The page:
There are few times I have traveled somewhere I was unable to speak the language. Usually, major cities or tourist sites in almost every country know a word or three of English, and locals are typically very accommodating to tourists who aren't familiar with the native tongue.

The first time I felt like a real fish out of water was definitely when I visited Hong Kong more than 30 years ago. Despite the fact that Hong Kong was at the time a possession of the United Kingdom, and English was supposed to be the predominant language, once you got out into the city, Chinese was clearly the main language of choice. And I couldn't speak a word of it.

Not only that, but if you dressed differently (like I did), looked out of place (like I did), or hesitated too long before crossing a street (again, like I did), it was definitely clear that you didn't belong. And locals would call you out on it.

Yet one insufferably hot, lazy summer afternoon, I wandered into a noodle shop alone, looking for a place to eat a quick lunch before heading back to my friend's flat from a brief exploratory walk up Victoria Peak. The slowly swirling fans on the ceiling offered a cool respite from the sweltering summer heat. Steam rose from the long strands of noodles the woman lifted up from her pot of boiling water.

I approached the counter awkwardly, unsure of how to best go about ordering without my Chinese-speaking friends with me. I opened my mouth to speak, and then closed it abruptly. I figured it would be best to just wait until she looked up. The woman glanced at me, but didn't say a word. Instead, she only offered a curt nod and a pointed her chin in the direction of an empty table nearby. Unsure of what she meant, I walked over to sit down.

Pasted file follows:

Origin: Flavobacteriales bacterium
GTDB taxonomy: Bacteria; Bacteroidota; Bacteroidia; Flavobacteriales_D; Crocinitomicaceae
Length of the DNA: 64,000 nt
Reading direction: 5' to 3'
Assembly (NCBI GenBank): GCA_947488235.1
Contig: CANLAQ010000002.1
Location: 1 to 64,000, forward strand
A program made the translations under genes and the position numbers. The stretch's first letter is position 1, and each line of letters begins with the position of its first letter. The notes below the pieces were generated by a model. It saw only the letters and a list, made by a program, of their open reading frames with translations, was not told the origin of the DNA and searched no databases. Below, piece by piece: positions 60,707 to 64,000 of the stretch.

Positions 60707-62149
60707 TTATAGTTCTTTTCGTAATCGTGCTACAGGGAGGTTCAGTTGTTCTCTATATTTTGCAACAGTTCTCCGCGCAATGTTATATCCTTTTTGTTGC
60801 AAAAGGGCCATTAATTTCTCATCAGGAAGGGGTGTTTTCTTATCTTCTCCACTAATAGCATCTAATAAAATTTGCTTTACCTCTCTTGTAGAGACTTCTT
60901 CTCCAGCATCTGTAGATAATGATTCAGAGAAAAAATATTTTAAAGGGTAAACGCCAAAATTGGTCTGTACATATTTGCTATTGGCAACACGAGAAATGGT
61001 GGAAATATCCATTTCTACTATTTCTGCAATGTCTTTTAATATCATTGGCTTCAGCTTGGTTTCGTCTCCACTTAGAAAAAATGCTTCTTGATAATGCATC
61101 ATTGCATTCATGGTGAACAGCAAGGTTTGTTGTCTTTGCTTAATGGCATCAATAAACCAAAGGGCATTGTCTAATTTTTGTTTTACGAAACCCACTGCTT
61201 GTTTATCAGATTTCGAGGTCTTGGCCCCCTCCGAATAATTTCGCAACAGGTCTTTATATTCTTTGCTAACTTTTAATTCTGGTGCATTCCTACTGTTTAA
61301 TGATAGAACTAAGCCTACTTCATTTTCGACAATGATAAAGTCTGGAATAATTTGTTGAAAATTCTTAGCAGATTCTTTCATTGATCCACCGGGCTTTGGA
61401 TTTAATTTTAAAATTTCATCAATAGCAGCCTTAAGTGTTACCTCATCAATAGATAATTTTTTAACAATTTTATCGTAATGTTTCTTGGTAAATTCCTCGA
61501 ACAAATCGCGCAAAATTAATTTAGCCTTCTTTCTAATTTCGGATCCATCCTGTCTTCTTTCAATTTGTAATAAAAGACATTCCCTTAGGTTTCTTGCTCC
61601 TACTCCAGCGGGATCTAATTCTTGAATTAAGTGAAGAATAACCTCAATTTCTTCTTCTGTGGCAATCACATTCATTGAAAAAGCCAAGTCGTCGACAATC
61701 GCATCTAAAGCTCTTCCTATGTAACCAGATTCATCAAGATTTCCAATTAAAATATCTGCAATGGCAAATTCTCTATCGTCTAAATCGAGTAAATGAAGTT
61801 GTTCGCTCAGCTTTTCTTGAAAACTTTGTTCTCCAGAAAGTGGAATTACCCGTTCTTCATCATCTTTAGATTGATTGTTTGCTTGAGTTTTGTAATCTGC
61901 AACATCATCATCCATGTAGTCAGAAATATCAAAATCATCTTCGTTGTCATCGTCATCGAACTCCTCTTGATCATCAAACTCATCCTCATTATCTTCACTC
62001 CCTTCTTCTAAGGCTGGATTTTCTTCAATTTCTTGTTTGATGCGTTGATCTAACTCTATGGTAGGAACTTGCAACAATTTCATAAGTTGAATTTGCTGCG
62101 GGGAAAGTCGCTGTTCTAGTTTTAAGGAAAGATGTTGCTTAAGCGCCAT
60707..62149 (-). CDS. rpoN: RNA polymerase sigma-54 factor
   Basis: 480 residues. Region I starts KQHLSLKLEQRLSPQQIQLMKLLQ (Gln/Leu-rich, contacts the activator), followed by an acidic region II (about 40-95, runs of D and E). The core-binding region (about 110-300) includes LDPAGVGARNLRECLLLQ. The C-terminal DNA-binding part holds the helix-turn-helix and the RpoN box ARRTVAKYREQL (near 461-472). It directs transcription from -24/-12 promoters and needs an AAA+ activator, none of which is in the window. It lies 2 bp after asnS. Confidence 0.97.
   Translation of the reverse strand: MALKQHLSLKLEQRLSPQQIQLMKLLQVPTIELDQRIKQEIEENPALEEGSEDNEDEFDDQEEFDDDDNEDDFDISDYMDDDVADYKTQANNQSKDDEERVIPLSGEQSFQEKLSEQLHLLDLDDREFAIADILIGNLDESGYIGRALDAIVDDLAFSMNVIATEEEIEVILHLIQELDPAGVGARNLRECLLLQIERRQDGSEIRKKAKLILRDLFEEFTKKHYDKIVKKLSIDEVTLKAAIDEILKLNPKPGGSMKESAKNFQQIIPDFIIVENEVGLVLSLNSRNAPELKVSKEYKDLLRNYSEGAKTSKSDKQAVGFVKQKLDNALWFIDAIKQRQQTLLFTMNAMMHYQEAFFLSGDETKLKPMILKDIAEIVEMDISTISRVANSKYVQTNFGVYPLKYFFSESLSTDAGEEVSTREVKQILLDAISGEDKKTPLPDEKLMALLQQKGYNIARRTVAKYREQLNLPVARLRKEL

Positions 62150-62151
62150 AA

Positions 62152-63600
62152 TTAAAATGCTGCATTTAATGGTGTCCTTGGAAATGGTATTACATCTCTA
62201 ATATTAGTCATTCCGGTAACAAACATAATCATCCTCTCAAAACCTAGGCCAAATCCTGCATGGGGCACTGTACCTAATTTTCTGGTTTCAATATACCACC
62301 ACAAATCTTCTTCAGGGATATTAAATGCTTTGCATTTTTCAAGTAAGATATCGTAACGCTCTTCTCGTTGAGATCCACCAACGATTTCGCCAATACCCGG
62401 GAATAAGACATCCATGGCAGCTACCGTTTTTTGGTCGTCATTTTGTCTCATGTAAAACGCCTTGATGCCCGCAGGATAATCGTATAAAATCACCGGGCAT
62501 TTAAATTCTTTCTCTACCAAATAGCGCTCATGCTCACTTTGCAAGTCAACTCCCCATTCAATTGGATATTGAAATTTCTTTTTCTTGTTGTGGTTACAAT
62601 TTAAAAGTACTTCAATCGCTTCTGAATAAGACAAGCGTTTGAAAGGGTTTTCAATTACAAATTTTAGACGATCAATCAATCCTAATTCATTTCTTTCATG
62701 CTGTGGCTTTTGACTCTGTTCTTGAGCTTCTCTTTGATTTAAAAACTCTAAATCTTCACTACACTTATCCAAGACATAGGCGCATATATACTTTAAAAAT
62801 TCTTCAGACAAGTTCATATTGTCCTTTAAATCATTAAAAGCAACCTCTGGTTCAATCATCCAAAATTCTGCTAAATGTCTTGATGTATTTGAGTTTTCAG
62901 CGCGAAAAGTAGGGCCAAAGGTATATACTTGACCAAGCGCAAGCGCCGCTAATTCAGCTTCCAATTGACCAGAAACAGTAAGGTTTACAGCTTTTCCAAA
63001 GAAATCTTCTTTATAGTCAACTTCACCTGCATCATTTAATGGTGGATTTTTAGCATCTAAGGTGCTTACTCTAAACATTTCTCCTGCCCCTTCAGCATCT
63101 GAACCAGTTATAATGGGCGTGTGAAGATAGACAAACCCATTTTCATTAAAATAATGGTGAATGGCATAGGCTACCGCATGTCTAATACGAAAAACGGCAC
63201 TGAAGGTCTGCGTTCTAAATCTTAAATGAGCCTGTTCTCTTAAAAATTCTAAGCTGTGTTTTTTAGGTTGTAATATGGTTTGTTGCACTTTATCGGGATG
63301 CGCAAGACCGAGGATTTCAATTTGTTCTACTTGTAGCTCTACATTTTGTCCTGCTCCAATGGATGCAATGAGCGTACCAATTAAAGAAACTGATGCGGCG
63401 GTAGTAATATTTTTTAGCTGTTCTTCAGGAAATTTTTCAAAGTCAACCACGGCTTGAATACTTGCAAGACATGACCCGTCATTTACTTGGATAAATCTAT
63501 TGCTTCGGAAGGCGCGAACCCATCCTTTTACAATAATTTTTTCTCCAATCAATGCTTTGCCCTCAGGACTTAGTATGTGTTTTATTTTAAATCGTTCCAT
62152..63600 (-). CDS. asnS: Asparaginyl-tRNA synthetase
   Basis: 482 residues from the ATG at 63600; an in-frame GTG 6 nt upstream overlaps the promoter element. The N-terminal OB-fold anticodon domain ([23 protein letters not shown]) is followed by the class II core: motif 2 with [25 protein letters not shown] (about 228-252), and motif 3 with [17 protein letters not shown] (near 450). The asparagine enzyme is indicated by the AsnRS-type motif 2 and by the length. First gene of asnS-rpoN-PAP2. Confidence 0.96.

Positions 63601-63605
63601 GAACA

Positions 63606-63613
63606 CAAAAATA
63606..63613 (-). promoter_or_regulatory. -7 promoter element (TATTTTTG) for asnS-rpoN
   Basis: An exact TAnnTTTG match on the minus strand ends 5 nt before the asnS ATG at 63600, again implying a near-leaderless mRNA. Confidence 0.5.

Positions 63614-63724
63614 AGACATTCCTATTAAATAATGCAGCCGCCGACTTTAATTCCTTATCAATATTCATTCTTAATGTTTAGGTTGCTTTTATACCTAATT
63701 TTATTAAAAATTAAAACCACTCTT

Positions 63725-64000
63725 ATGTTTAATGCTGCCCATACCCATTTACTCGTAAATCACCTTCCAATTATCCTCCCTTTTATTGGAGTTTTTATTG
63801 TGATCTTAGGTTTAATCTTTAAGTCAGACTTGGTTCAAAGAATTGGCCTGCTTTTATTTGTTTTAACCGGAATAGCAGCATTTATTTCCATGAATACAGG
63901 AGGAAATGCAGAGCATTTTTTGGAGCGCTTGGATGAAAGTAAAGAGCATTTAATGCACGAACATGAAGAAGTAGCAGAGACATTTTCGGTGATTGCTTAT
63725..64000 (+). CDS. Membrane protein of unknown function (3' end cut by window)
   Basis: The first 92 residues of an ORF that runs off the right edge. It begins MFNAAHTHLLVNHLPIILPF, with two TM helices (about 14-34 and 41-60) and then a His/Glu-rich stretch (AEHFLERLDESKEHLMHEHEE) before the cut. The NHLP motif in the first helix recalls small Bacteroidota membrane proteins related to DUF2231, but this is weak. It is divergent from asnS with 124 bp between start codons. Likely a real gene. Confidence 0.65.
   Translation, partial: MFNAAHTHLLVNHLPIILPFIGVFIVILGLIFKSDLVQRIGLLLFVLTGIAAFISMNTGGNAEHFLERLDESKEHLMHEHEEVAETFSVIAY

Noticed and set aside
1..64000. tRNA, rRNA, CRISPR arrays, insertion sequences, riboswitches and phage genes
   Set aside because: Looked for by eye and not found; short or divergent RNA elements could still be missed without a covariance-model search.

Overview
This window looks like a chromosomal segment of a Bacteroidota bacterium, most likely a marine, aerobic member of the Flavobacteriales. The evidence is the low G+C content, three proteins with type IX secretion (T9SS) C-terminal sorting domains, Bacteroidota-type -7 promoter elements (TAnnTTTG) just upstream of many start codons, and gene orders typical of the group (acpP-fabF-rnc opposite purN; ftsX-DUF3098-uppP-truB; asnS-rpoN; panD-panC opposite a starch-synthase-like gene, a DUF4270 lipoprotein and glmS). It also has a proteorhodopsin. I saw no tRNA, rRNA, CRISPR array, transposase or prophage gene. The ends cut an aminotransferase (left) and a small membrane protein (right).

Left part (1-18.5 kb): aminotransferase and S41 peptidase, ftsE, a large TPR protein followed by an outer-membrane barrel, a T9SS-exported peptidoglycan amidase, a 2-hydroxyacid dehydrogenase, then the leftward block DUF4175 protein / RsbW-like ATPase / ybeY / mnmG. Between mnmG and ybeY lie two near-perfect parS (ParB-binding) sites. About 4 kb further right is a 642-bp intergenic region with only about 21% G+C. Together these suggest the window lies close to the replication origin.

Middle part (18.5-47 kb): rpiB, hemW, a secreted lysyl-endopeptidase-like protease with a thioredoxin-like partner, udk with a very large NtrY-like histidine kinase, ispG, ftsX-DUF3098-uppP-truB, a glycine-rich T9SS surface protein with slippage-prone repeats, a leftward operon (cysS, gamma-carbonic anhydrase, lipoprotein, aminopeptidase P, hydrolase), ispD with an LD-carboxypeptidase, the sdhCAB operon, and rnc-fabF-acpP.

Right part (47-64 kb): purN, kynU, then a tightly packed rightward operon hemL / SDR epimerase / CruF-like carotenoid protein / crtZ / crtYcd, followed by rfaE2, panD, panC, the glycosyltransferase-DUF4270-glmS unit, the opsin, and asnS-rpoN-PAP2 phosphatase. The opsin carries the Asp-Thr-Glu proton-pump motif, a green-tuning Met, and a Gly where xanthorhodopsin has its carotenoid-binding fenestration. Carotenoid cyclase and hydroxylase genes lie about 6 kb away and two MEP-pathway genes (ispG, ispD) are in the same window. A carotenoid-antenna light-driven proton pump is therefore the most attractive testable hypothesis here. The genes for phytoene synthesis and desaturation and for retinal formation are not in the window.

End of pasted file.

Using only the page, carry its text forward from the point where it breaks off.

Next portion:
Seconds later, she brought over a bowl of freshly cooked noodles, topped with a heaping of savory meat sauce and garnished with thinly sliced green onions. A smile lit up my face, and I gestured to the noodles, shrugging up my shoulders to ask, "How did you know?"

She smiled back, put her hand on her belly as if to indicate she knew I was hungry, and handed me a pair of chopsticks before walking back to her station behind the counter.

After that moment, I realized that all my fears about communicating were so silly. We all have the power to understand and be understood--with or without words. If we choose to do so, there's no reason we can never perfectly say what we want to everyone.

Published on: May 12, 2017
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